Jacksonville third in state in hit-and-run accidents
Despite being seventh in population, hit-and-run numbers have skyrocketed as more leave accident scenes.
Sandi Sandberg vividly remembers the day she almost was killed by a hit-and-run driver.
Last June, she was driving west on Beaver Street at the intersection of Interstate 95 when a trailer detached from a white pickup truck going east. That trailer flew head-on into her car.
"I saw the trailer go airborne and there was nothing I could do before it hit me," Sandberg said.
When emergency responders extracted her, Sandberg found out she'd broken bones in both legs. A hospital stay and months of rehabilitation followed before she returned to work in December.
The driver of the truck was never found, and her 2007 Saturn Ion was damaged beyond repair. Police were unable to identify the driver from the trailer, which didn't have a license plate.
Sandberg's accident was not caught on tape, so her story did not get the attention afforded Karen Hanel after she was hit around the same time in the Shands Jacksonville parking lot by a hit-and-run driver chased by police.
These women are only two of the many victims of hit-and-run accidents in recent years.
Although it's the state's seventh-largest county, Duval follows Miami-Dade and Broward counties with the third-most hit-and-runs in 2008, according to the Florida Department of Highway Safety and Motor Vehicles. Numbers for 2009 will not be available for several months, but Duval was in the top four in 2006 and 2007.
Leaving the scene of a fatality is a first-degree felony punishable by up to 30 years in prison. It is also a felony to leave the scene of an accident when someone is injured, but it's a misdemeanor when there are no injuries.
Assistant State Attorney Mark Borello, who prosecutes hit-and-run cases in Jacksonville, said the city's large size is a factor in the number of cases. Duval County includes downtown Jacksonville, but also many rural areas without sidewalks that are dangerous for pedestrians, he said.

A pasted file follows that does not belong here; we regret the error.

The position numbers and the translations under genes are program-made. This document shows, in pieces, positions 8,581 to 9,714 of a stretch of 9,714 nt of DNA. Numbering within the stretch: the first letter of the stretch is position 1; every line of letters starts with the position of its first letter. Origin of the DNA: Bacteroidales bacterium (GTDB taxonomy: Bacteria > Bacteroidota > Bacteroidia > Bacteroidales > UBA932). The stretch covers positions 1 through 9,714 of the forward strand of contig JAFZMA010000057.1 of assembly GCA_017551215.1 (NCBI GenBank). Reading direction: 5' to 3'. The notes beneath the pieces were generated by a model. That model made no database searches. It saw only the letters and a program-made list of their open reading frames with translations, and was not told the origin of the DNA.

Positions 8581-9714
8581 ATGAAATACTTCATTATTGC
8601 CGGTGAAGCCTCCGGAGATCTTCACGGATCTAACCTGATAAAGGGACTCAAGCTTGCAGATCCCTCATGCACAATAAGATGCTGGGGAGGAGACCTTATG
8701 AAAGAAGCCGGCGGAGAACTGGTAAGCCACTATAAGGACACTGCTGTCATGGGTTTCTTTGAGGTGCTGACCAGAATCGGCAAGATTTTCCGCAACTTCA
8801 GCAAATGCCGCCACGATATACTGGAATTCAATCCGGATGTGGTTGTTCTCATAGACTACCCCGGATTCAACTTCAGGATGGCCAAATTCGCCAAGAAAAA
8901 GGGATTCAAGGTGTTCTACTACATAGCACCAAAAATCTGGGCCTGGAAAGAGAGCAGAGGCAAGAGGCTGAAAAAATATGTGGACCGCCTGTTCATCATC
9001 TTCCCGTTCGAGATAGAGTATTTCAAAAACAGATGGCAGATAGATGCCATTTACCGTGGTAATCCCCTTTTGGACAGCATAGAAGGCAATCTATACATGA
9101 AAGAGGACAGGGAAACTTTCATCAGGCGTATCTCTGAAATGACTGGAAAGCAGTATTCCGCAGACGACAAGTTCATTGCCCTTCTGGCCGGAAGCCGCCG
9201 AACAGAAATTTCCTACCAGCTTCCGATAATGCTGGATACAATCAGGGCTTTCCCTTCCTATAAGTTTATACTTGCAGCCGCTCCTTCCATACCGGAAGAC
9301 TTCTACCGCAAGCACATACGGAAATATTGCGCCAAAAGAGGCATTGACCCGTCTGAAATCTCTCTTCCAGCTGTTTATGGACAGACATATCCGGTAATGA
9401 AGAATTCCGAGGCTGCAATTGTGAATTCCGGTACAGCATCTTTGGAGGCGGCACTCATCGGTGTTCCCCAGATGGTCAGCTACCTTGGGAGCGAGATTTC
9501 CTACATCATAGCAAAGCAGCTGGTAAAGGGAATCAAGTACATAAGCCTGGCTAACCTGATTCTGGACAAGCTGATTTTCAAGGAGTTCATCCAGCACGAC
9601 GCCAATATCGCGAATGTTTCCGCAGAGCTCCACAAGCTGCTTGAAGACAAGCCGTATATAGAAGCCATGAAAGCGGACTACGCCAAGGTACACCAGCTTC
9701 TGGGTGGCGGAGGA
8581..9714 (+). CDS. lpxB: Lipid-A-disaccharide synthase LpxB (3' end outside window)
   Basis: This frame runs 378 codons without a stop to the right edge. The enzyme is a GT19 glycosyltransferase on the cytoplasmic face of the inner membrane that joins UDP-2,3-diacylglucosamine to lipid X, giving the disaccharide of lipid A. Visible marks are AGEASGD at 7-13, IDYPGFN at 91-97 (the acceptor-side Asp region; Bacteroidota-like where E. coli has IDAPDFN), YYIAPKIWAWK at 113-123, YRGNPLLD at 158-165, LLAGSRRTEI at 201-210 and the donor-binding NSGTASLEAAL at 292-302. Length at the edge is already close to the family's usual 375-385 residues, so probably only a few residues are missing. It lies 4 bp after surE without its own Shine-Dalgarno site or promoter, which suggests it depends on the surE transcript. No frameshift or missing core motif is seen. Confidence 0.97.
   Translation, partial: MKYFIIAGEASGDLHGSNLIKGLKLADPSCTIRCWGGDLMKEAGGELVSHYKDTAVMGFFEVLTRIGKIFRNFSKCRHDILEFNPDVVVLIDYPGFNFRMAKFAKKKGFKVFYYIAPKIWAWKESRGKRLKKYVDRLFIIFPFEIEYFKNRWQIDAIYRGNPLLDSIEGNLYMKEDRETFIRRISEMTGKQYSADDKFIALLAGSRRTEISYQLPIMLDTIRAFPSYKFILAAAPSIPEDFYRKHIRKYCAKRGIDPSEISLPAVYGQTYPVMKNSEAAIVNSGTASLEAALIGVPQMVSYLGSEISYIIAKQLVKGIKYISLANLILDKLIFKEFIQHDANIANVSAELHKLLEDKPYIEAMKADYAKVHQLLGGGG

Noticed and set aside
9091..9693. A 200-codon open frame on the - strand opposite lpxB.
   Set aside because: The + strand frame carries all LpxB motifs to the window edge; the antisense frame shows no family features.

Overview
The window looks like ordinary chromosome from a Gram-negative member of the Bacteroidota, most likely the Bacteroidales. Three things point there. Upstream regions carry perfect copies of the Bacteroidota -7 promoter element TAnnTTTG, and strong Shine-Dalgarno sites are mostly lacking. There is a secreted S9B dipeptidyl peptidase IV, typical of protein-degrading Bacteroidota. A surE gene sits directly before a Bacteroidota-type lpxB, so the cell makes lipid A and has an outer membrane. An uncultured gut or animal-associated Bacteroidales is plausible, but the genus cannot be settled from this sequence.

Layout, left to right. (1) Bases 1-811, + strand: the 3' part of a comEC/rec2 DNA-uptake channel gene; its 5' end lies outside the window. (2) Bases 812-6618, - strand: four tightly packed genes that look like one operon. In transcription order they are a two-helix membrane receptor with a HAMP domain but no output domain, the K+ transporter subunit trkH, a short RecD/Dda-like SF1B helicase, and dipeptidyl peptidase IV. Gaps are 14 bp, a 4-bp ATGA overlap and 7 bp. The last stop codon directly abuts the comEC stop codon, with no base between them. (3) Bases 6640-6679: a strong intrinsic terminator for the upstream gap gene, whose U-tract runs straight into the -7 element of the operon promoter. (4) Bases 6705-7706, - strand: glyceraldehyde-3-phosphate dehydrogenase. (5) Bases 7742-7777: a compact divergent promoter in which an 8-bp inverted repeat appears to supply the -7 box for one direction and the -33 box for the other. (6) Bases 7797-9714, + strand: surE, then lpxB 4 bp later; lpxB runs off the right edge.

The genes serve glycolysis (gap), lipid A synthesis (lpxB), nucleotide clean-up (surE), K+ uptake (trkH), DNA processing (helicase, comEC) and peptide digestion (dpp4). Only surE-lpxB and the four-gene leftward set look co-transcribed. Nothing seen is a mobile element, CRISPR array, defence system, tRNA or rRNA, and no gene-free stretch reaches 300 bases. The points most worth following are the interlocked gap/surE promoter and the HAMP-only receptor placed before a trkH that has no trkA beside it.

Whatever the reason, Borello's numbers have skyrocketed. In 2006, there were 349 prosecutions of hit-and-run drivers. In 2007 and 2008, that number climbed to more than 2,000
There's no sure reason behind the increase, but Lt. Bill Leeper of the Florida Highway Patrol said it could come from technological advances with cell phones, postings on online social network pages, more thorough investigations and more witnesses willing to come forward.
Lt. G.W. Grant with the Jacksonville Sheriff's Office said it's been his experience that hit-and-run drivers tend to leave the scene because they don't have a driver's license or insurance, have been drinking or have an outstanding warrant. And although there are often bystanders, he said, they tend to focus on the victim.
Danny Berenberg has been one - twice.
The first time he and his wife were run off A1A in Ponte Vedra Beach and into a ditch. The second time he was a pedestrian hit by a car in Jacksonville Beach.
Both accidents resulted in hospital stays and back injuries that required physical therapy, and Berenberg believes the second accident aged him. Despite this, he tries to keep a positive attitude.
"What I have lost is the time, the pain and the ability to ride my bicycle or exercise in the gym," he said.
Sandberg said she suspects many drivers don't have licen- ses or insurance, and that's why they don't stop. Her husband, Bob Sandberg, is more blunt.
"People today just aren't paying attention," he said. "I saw a woman putting on makeup while driving a few months ago."
When Bob Sandberg went to the junk yard to look at the car his wife was driving, he didn't recognize it until someone pointed it out to him.
He says he's not angry at the hit-and-run driver, but would like to ask that person a question.
"Why didn't you stop?" he asked. "You might have killed someone."
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